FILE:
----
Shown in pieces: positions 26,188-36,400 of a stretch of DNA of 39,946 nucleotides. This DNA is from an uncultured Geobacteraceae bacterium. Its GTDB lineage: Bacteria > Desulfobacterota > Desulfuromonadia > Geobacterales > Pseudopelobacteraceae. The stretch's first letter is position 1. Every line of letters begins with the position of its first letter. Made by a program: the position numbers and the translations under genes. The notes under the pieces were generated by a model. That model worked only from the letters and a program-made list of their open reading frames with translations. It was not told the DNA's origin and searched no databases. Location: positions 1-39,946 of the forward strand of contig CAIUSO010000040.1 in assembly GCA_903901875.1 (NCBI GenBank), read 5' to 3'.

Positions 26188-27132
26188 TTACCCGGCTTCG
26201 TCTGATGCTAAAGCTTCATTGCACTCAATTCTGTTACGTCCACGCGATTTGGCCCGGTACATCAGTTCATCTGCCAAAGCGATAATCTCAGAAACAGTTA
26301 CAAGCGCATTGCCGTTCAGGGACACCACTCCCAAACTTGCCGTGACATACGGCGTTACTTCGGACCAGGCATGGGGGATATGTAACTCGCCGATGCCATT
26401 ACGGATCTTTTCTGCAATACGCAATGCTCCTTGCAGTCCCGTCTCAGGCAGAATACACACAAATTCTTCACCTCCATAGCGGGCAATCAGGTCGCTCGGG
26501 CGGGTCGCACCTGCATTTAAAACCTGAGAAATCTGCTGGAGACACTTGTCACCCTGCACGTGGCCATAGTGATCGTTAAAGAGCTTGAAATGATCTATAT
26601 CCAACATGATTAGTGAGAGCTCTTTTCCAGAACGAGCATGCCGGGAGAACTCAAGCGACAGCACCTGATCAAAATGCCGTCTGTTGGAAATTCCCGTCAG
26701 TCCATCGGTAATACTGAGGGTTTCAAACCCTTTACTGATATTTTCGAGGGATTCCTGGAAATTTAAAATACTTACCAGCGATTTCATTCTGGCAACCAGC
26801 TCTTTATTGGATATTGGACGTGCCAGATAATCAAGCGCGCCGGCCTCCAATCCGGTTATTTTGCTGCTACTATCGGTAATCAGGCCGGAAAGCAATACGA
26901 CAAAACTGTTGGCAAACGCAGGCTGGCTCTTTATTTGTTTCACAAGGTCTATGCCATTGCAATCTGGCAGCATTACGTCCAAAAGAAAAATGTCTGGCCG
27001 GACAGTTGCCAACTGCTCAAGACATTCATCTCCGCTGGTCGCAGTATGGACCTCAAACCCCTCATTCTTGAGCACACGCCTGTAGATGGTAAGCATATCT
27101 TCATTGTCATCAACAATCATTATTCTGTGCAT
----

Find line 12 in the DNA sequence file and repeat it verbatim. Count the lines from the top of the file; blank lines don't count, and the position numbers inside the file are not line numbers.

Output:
27001 GACAGTTGCCAACTGCTCAAGACATTCATCTCCGCTGGTCGCAGTATGGACCTCAAACCCCTCATTCTTGAGCACACGCCTGTAGATGGTAAGCATATCT